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Can You Get Food Poisoning from Eggs?



You CAN get food poisoning from eggs.

More Info: The most common type of food poisoning from eggs is Salmonella. In fact, eggs are the most common food source linked to SE infections. Those who ingest infected eggs will generally begin experiencing food poisoning symptoms within 12-72 hours, which include diarrhea, cramping, nausea, and fever. The symptoms can last 4-7 days.


How Do Eggs Become Infected with Salmonella?

Salmonella bacteria can enter an egg a variety of ways. The Salmonella bacteria can easily be introduced at poultry farms through rodents, insects, and birds, which can all contaminate food and water sources. Chickens that are carrying the Salmonella bacteria can pass it on through their eggs. Even trace amounts of Salmonella can quickly multiply at an alarming rate if the tainted eggs aren’t refrigerated quickly enough, which according to the FDA is within 36 hours after laying.

Non-infected eggs can also become infected by Salmonella directly through their shells. Eggshells have thousands of tiny pours that can facilitate the introduction of Salmonella if the eggs are exposed to the bacteria during the processing process such as on an infected conveyor belt or in an infected egg-wash bath.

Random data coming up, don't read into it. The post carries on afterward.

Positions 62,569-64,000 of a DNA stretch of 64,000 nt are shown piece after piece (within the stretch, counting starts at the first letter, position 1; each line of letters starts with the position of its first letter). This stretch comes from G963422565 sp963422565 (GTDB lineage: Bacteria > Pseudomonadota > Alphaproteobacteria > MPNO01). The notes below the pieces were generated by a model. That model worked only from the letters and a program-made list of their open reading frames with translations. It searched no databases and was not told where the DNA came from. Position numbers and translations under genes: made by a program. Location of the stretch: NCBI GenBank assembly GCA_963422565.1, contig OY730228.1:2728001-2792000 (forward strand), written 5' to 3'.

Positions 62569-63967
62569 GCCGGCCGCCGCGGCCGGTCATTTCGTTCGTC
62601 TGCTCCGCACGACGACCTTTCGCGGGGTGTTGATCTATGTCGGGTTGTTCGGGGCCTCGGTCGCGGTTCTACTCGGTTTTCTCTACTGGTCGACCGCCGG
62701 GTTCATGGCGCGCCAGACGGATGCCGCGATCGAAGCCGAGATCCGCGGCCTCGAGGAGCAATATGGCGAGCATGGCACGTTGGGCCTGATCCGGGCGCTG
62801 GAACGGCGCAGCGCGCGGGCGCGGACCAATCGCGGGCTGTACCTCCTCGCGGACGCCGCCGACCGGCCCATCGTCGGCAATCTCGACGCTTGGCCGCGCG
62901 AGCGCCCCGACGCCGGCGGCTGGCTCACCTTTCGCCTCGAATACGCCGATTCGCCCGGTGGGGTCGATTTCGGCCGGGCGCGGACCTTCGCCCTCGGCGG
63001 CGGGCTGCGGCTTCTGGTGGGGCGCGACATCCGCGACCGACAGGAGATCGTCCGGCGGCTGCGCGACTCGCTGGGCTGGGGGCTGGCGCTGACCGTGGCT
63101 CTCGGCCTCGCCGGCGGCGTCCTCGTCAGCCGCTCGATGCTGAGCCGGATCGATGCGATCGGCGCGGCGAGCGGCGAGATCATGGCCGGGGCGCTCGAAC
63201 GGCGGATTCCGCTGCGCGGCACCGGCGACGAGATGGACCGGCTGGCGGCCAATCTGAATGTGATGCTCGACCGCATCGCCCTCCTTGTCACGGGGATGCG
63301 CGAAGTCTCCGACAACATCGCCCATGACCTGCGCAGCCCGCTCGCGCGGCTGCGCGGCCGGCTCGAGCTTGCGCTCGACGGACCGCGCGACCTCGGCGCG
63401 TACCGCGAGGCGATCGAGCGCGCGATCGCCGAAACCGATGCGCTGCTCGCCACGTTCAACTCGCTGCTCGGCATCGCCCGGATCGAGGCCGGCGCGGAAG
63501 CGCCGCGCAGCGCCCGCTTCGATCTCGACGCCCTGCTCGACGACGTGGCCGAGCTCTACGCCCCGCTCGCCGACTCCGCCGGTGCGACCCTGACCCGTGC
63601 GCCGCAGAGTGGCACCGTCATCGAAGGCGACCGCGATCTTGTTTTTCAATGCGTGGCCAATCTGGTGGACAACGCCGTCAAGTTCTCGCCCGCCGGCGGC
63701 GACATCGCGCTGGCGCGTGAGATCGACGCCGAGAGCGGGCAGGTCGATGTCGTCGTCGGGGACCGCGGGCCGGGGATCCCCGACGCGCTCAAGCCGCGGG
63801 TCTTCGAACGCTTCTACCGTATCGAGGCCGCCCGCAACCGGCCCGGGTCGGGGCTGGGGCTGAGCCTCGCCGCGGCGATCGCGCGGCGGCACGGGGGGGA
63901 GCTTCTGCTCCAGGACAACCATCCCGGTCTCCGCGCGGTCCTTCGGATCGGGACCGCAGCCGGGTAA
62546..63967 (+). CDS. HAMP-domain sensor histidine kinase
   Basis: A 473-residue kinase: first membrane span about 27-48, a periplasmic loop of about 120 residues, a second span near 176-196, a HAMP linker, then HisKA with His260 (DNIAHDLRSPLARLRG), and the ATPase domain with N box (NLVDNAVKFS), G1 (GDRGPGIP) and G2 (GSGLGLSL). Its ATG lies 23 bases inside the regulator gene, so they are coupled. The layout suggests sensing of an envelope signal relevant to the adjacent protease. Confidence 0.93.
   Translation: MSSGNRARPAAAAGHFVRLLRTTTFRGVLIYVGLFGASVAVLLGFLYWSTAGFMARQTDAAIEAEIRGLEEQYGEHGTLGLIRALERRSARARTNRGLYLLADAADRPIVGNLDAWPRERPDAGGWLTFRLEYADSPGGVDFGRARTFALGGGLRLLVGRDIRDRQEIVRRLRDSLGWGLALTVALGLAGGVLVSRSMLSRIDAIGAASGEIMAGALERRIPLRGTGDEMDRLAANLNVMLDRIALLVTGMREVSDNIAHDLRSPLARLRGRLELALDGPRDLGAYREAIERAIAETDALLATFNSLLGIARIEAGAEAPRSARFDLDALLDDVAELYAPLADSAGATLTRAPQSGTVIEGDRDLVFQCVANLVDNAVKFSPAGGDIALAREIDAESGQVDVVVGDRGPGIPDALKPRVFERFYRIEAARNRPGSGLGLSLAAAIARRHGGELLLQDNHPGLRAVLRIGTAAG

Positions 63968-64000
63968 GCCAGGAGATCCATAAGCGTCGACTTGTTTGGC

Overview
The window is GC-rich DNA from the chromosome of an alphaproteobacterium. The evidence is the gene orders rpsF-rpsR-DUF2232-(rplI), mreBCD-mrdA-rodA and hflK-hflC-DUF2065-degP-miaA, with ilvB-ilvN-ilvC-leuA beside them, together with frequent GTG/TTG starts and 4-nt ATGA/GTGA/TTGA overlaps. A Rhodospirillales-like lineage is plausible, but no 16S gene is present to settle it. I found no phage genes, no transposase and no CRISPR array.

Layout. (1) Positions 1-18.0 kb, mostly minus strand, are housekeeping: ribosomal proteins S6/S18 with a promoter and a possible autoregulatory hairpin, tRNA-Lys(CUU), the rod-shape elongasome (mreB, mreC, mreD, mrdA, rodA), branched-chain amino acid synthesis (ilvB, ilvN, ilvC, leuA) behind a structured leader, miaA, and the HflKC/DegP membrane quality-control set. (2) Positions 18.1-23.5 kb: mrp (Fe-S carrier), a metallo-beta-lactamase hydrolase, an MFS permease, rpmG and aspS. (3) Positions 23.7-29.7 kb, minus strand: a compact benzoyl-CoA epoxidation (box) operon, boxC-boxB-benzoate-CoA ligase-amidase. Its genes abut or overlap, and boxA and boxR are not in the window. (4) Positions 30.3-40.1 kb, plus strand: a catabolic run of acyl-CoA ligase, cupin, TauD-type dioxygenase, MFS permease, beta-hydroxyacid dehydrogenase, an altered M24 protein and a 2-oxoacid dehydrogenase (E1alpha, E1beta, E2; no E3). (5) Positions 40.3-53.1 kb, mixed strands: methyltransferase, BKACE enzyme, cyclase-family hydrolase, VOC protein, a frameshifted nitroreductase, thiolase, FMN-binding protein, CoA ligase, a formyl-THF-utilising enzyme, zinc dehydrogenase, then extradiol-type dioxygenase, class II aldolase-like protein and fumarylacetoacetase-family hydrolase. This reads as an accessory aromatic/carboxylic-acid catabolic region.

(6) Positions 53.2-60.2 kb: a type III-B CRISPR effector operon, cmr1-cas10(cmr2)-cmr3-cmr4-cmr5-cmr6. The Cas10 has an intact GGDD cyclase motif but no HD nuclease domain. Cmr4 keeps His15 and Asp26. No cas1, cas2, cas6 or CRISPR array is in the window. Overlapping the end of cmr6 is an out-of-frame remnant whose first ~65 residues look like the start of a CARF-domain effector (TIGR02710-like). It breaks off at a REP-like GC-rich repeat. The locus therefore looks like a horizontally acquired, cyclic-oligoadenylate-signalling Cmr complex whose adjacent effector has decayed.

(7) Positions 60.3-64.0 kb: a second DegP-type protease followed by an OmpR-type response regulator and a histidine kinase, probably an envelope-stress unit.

Prevalence of Salmonella bacterium in Eggs

The CDC estimates that one in twenty-thousand eggs is internally infected by the Salmonella bacterium.  In the US, that equates to 2.2 million contaminated eggs.  The odds increase in settings where eggs are pooled together such as restaurants.

This is especially problematic in settings that affect high-risk populations, such as children and the elderly, where a pooled infected egg is not cooked properly in a school cafeteria or nursing home kitchen.

Ingesting Eggs with Salmonella

You can reduce your risk of contracting the Salmonella bacterium by fully cooking your eggs. Runny whites and yolks increase your risk of illness.  Recipes containing eggs should be cooked to an internal temperature of at least 160°F.  Ingesting eggs that are raw or undercooked will increase your chances of contracting the bacterium.

How to Safeguard from Getting Food Poisoning From Eggs

  • Always refrigerate eggs at a temperature of 40 degrees or below. This will keep any Salmonella present in the egg from multiplying.
  • Cooked eggs should be eaten right away. Discard any cooked eggs that have been exposed to temperatures above 40 degrees for more than two hours. (Such as hard boiled Easter eggs)
  • Throw away any eggs in storage that are cracked.
  • Don’t consume raw or undercooked eggs.



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“Tips to Reduce Your Risk of Salmonella from Eggs.” Centers for Disease Control and Prevention. Centers for Disease Control and Prevention, 25 Apr. 2011. Web. 21 Oct. 2014. <>.

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